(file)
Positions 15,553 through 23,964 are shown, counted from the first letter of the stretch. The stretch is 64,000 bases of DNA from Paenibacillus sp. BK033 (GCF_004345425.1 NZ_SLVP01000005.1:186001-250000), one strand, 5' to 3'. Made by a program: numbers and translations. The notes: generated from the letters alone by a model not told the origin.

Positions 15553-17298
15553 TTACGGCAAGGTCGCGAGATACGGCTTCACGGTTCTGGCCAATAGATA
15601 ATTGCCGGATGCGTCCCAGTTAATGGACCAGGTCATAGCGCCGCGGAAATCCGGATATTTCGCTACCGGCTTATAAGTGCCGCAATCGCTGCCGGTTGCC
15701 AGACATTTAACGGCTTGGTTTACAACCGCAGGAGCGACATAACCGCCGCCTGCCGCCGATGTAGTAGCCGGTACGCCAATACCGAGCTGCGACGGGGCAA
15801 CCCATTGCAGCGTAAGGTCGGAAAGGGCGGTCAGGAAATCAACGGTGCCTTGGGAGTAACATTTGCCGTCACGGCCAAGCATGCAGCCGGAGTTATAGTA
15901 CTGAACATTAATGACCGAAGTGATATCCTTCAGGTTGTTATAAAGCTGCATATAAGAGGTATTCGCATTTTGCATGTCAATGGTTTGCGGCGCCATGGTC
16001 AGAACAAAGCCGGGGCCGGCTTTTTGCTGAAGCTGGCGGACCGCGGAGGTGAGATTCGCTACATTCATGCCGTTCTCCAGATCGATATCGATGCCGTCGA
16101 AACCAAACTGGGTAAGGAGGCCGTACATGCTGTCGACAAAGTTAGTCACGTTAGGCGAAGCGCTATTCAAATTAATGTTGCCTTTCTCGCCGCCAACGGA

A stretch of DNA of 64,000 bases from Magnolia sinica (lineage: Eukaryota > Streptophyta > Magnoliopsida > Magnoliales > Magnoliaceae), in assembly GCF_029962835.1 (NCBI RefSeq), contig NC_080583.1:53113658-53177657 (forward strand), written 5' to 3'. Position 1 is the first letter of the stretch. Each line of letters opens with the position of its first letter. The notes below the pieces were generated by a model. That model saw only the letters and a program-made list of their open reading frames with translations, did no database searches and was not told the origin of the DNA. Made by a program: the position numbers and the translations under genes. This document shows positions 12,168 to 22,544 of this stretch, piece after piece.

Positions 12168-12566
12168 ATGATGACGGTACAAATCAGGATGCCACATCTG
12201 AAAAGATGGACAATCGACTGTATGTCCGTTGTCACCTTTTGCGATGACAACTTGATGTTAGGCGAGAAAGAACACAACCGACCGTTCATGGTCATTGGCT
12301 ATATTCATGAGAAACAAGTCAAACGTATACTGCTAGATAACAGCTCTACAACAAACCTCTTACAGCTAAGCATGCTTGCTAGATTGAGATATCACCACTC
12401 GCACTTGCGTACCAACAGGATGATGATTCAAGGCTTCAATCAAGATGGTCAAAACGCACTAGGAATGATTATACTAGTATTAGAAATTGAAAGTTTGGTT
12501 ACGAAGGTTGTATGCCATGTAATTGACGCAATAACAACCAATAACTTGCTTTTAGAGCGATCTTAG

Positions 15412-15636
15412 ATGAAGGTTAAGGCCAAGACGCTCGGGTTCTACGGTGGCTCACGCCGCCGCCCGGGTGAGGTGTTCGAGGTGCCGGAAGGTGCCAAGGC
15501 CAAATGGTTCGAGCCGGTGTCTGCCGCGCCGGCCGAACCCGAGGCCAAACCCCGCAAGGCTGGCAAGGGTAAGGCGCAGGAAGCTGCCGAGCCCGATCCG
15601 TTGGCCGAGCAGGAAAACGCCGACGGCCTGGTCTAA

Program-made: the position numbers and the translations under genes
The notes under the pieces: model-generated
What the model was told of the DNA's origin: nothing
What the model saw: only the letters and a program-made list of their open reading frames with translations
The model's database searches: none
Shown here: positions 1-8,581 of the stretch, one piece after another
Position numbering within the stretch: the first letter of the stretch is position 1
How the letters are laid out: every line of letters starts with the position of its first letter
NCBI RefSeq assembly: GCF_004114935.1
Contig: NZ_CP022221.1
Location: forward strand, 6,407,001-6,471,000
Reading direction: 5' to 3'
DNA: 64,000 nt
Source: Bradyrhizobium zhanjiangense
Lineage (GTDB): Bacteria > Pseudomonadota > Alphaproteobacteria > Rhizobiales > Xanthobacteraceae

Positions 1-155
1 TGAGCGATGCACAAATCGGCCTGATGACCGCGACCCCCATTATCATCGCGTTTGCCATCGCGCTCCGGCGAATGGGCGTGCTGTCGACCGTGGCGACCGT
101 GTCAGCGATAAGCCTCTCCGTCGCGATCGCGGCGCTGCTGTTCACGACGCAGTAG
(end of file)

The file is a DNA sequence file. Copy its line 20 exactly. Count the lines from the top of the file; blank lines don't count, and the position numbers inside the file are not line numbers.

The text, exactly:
15601 TTGGCCGAGCAGGAAAACGCCGACGGCCTGGTCTAA